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 August 19th, 2017, 02:22 PM #11 Senior Member   Joined: Jun 2015 From: England Posts: 915 Thanks: 271 That's a nicely balanced list. You can rest assured you won't have time in two semesters to go into any difficult differential equation theory. Hamilton-Lagrange theory is best described an energy method, which is often even simpler, once you get the hang of it. The calculus of variations is about finding a minimum function (usually an energy one hence its tie up with Hamilton-Lagrange) that satisfies some criterion. So light takes the path of minimum time can be used as the basis for optics theory and so on. Non linear mechanics and Chaos canbe quite fun at elementary level. Add this book by David Acheson to your list - it contains some superb examples From Calculus to Chaos An Introduction to Dynamics Thanks from SenatorArmstrong
August 19th, 2017, 04:05 PM   #12
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 Originally Posted by studiot That's a nicely balanced list. You can rest assured you won't have time in two semesters to go into any difficult differential equation theory. Hamilton-Lagrange theory is best described an energy method, which is often even simpler, once you get the hang of it. The calculus of variations is about finding a minimum function (usually an energy one hence its tie up with Hamilton-Lagrange) that satisfies some criterion. So light takes the path of minimum time can be used as the basis for optics theory and so on. Non linear mechanics and Chaos canbe quite fun at elementary level. Add this book by David Acheson to your list - it contains some superb examples From Calculus to Chaos An Introduction to Dynamics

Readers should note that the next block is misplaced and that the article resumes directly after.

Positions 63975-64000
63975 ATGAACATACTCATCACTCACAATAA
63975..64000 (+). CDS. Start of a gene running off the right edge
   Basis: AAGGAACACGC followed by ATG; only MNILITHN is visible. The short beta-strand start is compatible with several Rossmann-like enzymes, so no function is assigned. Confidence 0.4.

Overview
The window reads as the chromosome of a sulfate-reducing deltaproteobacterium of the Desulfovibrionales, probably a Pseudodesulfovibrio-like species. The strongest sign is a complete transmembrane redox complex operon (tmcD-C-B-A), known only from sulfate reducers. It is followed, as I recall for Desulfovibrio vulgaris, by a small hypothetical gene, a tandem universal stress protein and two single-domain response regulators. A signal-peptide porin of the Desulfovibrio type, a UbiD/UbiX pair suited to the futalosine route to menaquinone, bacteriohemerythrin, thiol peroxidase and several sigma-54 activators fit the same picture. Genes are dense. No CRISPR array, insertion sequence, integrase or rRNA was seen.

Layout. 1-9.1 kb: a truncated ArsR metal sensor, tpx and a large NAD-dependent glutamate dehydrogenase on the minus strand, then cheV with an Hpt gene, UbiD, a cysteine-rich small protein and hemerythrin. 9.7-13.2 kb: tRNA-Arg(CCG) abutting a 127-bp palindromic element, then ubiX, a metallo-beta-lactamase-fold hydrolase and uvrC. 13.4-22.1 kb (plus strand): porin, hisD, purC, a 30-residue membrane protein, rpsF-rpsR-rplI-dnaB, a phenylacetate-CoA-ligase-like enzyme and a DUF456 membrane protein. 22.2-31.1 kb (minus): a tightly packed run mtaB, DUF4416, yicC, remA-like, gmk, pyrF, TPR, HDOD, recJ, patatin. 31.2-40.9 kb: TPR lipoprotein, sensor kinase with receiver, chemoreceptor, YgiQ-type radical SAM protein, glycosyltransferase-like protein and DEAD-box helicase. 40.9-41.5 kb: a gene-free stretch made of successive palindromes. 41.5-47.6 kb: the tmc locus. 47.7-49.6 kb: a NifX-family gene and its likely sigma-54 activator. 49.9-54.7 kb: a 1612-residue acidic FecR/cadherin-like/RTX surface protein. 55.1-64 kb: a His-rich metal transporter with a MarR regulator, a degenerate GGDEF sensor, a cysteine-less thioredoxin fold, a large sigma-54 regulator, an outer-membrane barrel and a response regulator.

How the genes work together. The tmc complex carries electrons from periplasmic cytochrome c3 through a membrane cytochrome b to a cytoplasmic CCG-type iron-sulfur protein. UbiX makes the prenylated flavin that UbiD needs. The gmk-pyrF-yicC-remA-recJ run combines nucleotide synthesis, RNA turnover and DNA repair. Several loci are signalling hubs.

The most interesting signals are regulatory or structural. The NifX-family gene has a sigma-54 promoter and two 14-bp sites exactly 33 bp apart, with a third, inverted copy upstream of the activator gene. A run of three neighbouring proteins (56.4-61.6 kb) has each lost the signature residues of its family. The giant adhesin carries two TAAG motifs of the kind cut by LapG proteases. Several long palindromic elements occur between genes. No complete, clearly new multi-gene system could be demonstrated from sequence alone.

Thanks for the response and teaser for Hamilton-Lagrange theory and calculus of variations. I will add that book to my wishlist on amazon and consider picking it up soon.

Thank you!

August 19th, 2017, 04:11 PM   #13
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 Originally Posted by studiot Perhaps the best thing to make you aware of are 'Student's Guides' The Cambridge University guides to Lagrangians and Hamiltonians
I happened to "run into" a copy of this earlier today. Very interesting stuff. Thank you for the suggestion.

August 19th, 2017, 05:04 PM   #14
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 Originally Posted by studiot Add this book by David Acheson to your list - it contains some superb examples From Calculus to Chaos An Introduction to Dynamics
I can second this one @Senator. In fact i think i even purchased it after studiot recommended it in another post (thanks studiot). It's quite gentle, and if you've already had some exposure to calculus and differential equations, it will really reaffirm your understanding.

EDIT: Given the spirit of this thread, i thought I'd add that the book is actually a second hand library book from the "University of Leeds".. Which i believe is in the UK?

Last edited by Joppy; August 19th, 2017 at 05:08 PM.

August 20th, 2017, 02:52 PM   #15
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 Originally Posted by Joppy I can second this one @Senator. In fact i think i even purchased it after studiot recommended it in another post (thanks studiot). It's quite gentle, and if you've already had some exposure to calculus and differential equations, it will really reaffirm your understanding. EDIT: Given the spirit of this thread, i thought I'd add that the book is actually a second hand library book from the "University of Leeds".. Which i believe is in the UK?
Leeds is in the UK. It's in northern England.

August 20th, 2017, 05:17 PM   #16
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 Originally Posted by EvanJ Leeds is in the UK. It's in northern England.
One of my favorite albums ... still have the vinyl copy.

August 20th, 2017, 05:47 PM   #17
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 Originally Posted by skeeter One of my favorite albums ... still have the vinyl copy.
Jeez taking us back a good 40 years...

August 20th, 2017, 07:29 PM   #18
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 Originally Posted by SenatorArmstrong Jeez taking us back a good 40 years...
I was around then ... ðŸ˜Ž

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